“If [medieval] culture is regarded as a response to the environment then the elements in that environment to which it responded most vigorously were manuscripts.”
– C. S. Lewis, The Discarded Image: An Introduction to Medieval and Renaissance Literature
The Historical Medical Library, as part of the Philadelphia Area Consortium of Special Collections Libraries (PACSCL), is participating in a CLIR grant to digitize Western medieval and early modern manuscripts held by libraries in the greater Philadelphia area. The Library is lending thirteen medical manuscripts dating from c. 1220 to 1600 to this project, called Bibliotheca Philadelphiensis (BiblioPhilly). Our manuscripts will be digitized at the University of Pennsylvania’s Schoenberg Center for Electronic Text and Images (SCETI) and the digital images hosted through the University of Pennyslvania’s OPenn manuscript portal and dark-archived at Lehigh University.
The Historical Medical Library, as part of its role with the Medical Heritage Library (MHL), is working on a consortium wide digitization effort, in conjunction with the Internet Archive, to provide scholarly access to the entirety of the State Medical Society Journals published in the 20th century. For an introduction to this project, you can read my previous blog post.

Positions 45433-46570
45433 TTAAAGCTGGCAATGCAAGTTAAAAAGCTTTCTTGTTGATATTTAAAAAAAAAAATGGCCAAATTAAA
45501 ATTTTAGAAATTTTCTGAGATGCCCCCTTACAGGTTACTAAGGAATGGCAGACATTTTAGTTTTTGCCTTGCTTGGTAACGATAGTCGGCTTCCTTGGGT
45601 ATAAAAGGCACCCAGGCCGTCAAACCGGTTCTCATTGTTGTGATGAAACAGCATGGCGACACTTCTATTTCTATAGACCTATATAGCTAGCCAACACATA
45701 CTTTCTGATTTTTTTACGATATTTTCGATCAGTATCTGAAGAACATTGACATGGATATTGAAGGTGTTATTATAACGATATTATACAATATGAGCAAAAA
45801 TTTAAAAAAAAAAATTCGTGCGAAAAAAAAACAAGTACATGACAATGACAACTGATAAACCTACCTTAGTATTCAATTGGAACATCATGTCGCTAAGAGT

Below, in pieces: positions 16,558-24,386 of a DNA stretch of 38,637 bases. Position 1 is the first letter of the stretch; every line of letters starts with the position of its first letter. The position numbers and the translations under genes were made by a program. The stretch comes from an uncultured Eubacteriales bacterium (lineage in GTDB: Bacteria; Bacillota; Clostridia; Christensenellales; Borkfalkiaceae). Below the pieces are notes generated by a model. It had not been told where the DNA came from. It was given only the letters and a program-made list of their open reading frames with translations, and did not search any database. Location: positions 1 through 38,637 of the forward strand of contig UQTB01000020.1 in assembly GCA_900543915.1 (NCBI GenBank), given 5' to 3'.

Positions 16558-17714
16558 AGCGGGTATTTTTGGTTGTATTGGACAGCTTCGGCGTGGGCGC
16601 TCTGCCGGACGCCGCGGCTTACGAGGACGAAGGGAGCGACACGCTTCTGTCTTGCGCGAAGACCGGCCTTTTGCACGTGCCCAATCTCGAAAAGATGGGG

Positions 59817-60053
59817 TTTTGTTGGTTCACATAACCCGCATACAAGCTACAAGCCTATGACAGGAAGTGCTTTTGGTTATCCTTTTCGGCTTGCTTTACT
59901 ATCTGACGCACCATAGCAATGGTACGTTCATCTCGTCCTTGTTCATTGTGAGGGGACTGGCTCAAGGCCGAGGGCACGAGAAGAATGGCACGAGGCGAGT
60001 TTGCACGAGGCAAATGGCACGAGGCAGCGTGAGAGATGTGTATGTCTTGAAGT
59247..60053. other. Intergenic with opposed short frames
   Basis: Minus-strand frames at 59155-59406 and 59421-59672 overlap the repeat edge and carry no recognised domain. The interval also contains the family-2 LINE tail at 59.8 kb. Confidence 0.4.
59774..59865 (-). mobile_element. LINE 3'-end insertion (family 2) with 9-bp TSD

In this post, I would like to explore what I began to discuss at the end of my last post: the application of computer aided text analysis techniques, also referred to as “text mining.” In this second-in-a-series of posts about the MHL project and the possibilities for digital scholarship, I will offer an introduction to some of the core concepts of text mining, as well as some easy-to-use, browser-based tools for getting started without the need for a high level of expertise, or specialized software. There will be a link to some more in-depth resources and processes at the end of this article for people interested in exploring some of these concepts and processes more fully.